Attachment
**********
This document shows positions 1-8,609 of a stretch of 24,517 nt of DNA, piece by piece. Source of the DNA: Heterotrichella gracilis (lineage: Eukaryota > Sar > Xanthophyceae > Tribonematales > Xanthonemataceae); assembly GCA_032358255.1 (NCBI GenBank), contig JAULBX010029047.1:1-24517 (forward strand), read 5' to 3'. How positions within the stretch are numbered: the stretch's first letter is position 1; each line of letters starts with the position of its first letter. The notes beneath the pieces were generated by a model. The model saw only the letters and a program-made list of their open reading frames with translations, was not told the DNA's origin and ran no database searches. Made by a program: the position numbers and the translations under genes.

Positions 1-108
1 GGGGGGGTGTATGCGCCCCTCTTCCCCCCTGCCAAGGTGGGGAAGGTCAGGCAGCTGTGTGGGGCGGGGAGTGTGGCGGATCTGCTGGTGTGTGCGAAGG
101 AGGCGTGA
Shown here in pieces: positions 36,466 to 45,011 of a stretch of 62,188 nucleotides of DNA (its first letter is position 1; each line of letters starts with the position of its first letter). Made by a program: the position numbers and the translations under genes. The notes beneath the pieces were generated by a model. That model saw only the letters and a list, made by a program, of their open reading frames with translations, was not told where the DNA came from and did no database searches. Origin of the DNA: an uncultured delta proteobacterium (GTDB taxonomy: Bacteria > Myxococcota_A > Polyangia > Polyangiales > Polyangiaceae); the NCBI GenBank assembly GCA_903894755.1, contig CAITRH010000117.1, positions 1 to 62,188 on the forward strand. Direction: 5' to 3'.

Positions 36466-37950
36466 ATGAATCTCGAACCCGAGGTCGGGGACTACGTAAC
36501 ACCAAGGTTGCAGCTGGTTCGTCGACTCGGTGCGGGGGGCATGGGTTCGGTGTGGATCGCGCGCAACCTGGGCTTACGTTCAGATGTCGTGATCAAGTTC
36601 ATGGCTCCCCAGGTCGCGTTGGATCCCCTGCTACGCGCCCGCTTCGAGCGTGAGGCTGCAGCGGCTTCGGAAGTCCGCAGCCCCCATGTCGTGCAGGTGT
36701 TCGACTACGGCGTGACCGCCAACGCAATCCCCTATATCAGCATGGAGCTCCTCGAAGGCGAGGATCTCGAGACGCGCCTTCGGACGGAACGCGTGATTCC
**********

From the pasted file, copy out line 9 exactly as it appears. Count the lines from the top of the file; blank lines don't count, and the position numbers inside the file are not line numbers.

36601 ATGGCTCCCCAGGTCGCGTTGGATCCCCTGCTACGCGCCCGCTTCGAGCGTGAGGCTGCAGCGGCTTCGGAAGTCCGCAGCCCCCATGTCGTGCAGGTGT